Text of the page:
of its enlistment. The major-general commanding cannot part with this regiment of 10-day's men without expressing his gratification and satisfaction with their conduct. They have endured fatigue, encountered the rebel foe like good soldiers, and have gained the esteem of the veterans of this corps. He is confident that when they return to New Jersey, a State that has furnished such soldiers as Kearny, Mott, Torbert, they will continue to sustain the veterans they have left at the front, doing what Sherman advised, "Fighting this out like men." The major-general commanding will be' pleased to assist the commanding officer of this regiment in reorganizing it to aid in the finale of the rebellion in conjunction with this corps. The quartermaster's department will furnish transportation.
By command of Major General D. B. Birney:
ED. W. SMITH,
SPECIAL ORDERS, HEADQUARTERS TENTH ARMY CORPS,
No.-. In the Field, Deep Bottom, Va., September 25, 1864.
Brigadier General R. S. Foster, commanding Second Division, Tenth Army Corps, will leave the Two hundred and third Pennsylvania Volunteers in the fortifications at Deep Bottom, and will direct the commanding officer of that regiment to report at once to Brigadier General C. J. Paine, commanding Third Division, Eighteenth Army Corps, for instructions.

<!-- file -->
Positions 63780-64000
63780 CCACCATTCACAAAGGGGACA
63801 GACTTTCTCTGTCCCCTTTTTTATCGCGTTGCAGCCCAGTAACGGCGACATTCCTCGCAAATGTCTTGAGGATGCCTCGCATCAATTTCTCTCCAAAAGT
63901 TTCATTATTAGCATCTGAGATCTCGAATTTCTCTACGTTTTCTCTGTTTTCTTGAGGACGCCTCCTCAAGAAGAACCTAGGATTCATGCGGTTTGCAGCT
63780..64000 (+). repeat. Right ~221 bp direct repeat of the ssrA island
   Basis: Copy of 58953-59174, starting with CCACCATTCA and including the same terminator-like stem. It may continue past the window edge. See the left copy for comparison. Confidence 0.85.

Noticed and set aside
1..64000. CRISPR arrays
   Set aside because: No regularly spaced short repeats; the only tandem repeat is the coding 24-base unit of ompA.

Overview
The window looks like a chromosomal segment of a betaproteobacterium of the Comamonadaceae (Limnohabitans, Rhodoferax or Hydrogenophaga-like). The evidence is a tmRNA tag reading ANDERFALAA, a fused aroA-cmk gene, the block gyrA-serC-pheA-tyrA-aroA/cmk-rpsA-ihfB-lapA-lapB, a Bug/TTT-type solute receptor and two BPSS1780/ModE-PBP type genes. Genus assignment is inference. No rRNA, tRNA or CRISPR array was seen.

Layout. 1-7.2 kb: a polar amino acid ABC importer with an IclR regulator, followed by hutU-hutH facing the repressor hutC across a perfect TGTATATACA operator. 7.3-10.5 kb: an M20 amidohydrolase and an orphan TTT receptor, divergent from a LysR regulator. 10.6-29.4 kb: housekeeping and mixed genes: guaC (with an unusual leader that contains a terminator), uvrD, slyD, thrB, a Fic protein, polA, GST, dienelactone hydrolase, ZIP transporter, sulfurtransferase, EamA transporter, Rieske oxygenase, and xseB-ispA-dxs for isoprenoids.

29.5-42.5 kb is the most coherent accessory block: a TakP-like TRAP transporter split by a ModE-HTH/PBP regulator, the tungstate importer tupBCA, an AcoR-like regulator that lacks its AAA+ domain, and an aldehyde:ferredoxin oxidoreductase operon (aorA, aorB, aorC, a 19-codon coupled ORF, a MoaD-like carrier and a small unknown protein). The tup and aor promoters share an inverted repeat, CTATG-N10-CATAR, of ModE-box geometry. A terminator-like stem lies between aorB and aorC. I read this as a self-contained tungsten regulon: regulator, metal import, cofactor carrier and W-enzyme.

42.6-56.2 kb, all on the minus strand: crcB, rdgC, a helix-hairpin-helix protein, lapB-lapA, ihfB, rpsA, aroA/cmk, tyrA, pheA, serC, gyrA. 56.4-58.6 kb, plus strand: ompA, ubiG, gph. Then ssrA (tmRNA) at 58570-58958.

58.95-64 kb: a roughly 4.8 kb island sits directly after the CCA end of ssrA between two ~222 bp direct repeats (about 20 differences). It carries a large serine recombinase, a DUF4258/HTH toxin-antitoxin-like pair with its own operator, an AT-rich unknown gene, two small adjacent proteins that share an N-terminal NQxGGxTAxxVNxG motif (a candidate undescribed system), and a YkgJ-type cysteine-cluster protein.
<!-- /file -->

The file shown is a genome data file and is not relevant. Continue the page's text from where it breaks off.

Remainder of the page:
By command of Major-General Birney:
E. L. FORD,
Captain, Aide-de-Camp and Acting Assistant Adjutant-General.
HEADQUARTERS EIGHTEENTH ARMY CORPS,
September 25, 1864.
Chief Signal Officer:
Lieutenant Amsden reports the situation unchanged from yesterday. Work is continued day and night on the rebel earth-works. One of our gun-boats near Jone's landing shelled a clump of woods in rear of Aiken's, but no cause could be discovered from the tower.
S. B. PARTRIDGE,
Lieutenant, Signal Corps, U. S. Army.
HEADQUARTERS THIRD DIVISION, EIGHTEENTH CORPS,
September 25, 1864.
Major R. S. DAVIS,
Assistant Adjutant-General, Dept. of Va. and N. C.:
MAJOR: I have the honor to report the enemy are reported by a deserter to be throwing up breast-works along their picket-line near and beyond the Aiken house. The deserter supposed them intended to be made strong for a main line, not for a picket-line. The ground is entirely out of sight from any point just above the first bend of the river